"As an online discussion grows longer, the probability of a comparison involving Nazis or Hitler approaches one."--Mike Godwin, 1990

Godwin's Law originally applied to USENET, but now it's seen anywhere three or more people gather to discuss anything that could possibly be controversial. The argument grows warm, then hot, and before you know it Nazis are jackbooting across your screen.
Some online forums have a rule to the effect that whenever Adolf appears, the debate is over, and whoever brought him up is declared the loser. It's a good rule.

Of course, by the time Hitler comes up, I'm long out of the room with the door shut. Arguing's great, but arguing with a fanatic is pointless.

Ask my parents: I used to be about the most closed-minded, black/white, I'm-right-you're-wrong person on the face of the earth. It dawned on me one day that many other people are just as closed-minded, black/white, I'm-right-you're-wrong...and they see things dif…

To Your Health

Finally got around to watching Sicko today (thanks, Mom) whilst recovering (still) from my little operation the other day.
Michael Moore paints an idyllic picture of the Canadian health care system. And why wouldn't he? From the outside, particularly from a country like America that seems to discard anybody who can't afford the outlandish sums demanded for simple operations, Canada's government-pay system seems almost perfect. From the outside.
Moore visits a hospital waiting room, one I'm pretty sure I've been in myself at some point--and surveys the population. Nobody, it seems, has been waiting any more than 45 minutes for care. Given my experiences in hospital waiting rooms over the years, that strikes me as rosy to the point of impossibility.
The few times I've been really sick or hurt, I've had to weigh my pain level against what is almost certain to be at least four or six hours sitting in a waiting room--only to quite possibly be given aspirin I could…

I'm An Adult Now...

I've all my wisdom teeth
Two up top, two beneath
And yet, I'll recognize
My mouth says things that aren't so wise...
The Crash Test Dummies, "Comin' Back Soon" (The Bereft Man's Song)

Well, actually, all I ever had was the one wisdom tooth, on the lower right. And it came out yesterday. Which is when I meant to do this blog, but between the aftermath of the knockout drugs they pumped in and (ahem) the pain, all I felt like doing was sleeping.

I'll spare you the details, since odds are near certain you've either had it done yourself--up to four times--or at least know someone who's been through it. I will say this, however: we need to bring back capital punishment. Not just for cop-killers, mass murdering scumbags and telemarketers, but for those people who, upon hearing you're going in for an operation no matter how comparatively trivial, proceed to shout out every horror story they've ever heard, or God forbid experienced. My sister had her …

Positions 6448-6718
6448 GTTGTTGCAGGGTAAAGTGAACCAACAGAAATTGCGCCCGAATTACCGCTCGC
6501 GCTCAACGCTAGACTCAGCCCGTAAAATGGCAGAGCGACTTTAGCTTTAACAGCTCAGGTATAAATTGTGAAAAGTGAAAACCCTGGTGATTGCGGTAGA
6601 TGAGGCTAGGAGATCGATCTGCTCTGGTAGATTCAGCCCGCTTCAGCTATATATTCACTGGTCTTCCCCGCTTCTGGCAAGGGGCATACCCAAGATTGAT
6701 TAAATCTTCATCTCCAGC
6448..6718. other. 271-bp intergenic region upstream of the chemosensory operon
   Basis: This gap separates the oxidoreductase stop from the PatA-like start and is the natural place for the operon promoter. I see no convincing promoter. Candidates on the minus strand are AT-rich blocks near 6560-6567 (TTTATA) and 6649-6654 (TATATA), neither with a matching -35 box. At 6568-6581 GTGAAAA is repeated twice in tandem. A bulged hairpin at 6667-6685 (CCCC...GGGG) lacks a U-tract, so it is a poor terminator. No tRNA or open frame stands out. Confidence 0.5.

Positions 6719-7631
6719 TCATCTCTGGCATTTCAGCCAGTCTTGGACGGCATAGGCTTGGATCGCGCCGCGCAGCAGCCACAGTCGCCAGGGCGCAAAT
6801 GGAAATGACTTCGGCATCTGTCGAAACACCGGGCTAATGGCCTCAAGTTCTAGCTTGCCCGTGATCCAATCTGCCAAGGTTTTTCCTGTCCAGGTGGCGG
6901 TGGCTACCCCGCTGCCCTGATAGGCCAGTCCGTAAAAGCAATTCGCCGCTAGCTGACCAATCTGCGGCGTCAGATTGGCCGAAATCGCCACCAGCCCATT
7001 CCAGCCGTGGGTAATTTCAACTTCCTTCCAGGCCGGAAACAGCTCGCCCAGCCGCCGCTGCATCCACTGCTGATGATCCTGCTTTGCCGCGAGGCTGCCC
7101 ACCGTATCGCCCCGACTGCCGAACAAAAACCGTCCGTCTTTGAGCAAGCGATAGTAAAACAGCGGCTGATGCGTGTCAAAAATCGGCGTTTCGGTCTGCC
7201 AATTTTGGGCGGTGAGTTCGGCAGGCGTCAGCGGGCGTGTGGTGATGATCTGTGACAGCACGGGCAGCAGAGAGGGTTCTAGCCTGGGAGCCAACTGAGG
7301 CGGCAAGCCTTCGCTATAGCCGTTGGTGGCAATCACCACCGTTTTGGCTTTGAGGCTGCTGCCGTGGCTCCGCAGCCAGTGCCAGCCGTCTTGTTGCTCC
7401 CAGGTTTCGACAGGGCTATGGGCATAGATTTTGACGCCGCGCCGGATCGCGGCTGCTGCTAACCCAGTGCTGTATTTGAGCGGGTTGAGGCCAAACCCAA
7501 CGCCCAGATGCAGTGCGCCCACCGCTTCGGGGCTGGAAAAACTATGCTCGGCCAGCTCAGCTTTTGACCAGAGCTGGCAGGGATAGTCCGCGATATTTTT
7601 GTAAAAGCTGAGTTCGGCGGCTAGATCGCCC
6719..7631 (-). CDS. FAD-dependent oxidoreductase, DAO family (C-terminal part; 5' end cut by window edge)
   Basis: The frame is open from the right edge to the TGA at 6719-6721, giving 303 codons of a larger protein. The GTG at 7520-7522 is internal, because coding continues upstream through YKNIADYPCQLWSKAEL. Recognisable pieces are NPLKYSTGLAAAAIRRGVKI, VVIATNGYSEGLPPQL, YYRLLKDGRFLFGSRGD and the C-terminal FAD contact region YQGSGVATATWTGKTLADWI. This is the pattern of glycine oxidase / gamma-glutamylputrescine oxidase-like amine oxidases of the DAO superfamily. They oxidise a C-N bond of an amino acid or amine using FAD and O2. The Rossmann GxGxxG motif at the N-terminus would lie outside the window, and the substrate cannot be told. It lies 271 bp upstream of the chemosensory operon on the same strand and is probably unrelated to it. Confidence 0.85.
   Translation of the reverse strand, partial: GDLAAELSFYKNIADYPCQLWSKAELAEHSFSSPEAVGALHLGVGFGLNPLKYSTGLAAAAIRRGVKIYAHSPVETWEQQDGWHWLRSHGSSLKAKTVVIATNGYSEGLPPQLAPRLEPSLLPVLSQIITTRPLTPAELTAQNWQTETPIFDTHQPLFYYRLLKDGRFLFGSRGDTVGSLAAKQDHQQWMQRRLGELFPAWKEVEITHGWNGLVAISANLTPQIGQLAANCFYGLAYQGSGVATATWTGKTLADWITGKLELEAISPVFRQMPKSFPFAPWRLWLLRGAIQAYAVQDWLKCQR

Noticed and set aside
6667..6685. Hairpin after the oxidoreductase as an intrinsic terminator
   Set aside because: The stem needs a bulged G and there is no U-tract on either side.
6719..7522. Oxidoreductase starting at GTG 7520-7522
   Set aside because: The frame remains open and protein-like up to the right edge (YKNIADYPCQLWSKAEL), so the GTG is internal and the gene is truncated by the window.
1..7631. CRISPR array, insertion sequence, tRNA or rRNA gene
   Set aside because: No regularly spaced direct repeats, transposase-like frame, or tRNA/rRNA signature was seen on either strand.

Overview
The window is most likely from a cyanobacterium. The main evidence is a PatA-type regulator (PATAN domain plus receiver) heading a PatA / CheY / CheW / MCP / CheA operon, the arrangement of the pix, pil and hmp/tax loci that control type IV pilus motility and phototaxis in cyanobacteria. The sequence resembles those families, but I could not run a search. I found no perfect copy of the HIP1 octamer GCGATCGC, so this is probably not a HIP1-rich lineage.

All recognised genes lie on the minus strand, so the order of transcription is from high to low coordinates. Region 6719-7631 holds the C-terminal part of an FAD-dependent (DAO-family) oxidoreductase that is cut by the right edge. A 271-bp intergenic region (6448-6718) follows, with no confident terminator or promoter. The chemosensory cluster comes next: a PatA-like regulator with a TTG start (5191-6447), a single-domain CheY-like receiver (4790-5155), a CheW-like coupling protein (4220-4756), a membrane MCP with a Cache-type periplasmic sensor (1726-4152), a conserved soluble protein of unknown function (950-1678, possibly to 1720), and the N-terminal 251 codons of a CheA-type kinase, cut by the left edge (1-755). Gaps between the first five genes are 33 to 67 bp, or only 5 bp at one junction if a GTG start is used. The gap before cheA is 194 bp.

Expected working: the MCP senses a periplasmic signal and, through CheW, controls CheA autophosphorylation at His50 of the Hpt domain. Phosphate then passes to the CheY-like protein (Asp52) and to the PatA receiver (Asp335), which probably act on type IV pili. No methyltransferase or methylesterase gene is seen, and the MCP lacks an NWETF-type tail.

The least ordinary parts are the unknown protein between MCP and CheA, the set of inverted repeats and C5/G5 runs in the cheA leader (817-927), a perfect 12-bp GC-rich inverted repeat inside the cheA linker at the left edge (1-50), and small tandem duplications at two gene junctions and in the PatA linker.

I Gotta Get This On Tape

Everybody thinks they have the smartest pets in the world. Or the dumbest.
We have both.
Okay, I'm exaggerating: there are undoubtedly smarter dogs than Tux out there and Georgia's not exactly stupid, just...challenged.
Georgia's a scaredy-dog. We have no idea whence this came: we've owned her since she was knee-high to a chew toy and if there's a calmer, more sedate household than ours around here, you'd call it the morgue. If anything, I'd expect Tux to be the skittish one; he was abused as a young puppy and spent months in the pound waiting for us to find him.
But no, Tux is almost fearless...he'll even let a vacuum cleaner get within two feet of him before moving. Georgia, on the other hand, will refuse to come in the house if there's something on the landing she doesn't like. A bag of cat food, for instance. Or a leaf that blew in.
And she's utterly terrified of the baby gate we put up to keep the dogs out of the basement while we're g…

Morning rant

Forgive me, I'm a little bit snarky today.
I'm not sure why. Perhaps it's the hockey game I watched last night. If I've ever seen a game more incompetently refereed, I've blocked it from memory.
I don't mind the Leafs losing: indeed, if they're going to miss the playoffs (and they're going to miss the playoffs), I'd much rather they miss by a whole lot and net a great draft pick thereby. But it was how they lost last night that really irks me.
I'm an impartial hockey fan: the reffing was brutal last night for both sides. There were five or six clear Leaf penalties that were not called. That said,

* A Leaf goal was called back because the puck didn't cross the goal line...when repeated television replays clearly showed the puck over the line

* A Carolina goal was allowed despite just as clear evidence it was knocked in with a high stick

* A Hurricane player smothered the puck in the crease, which should have led to a Leaf penalty shot and didn'…

Going Moldy....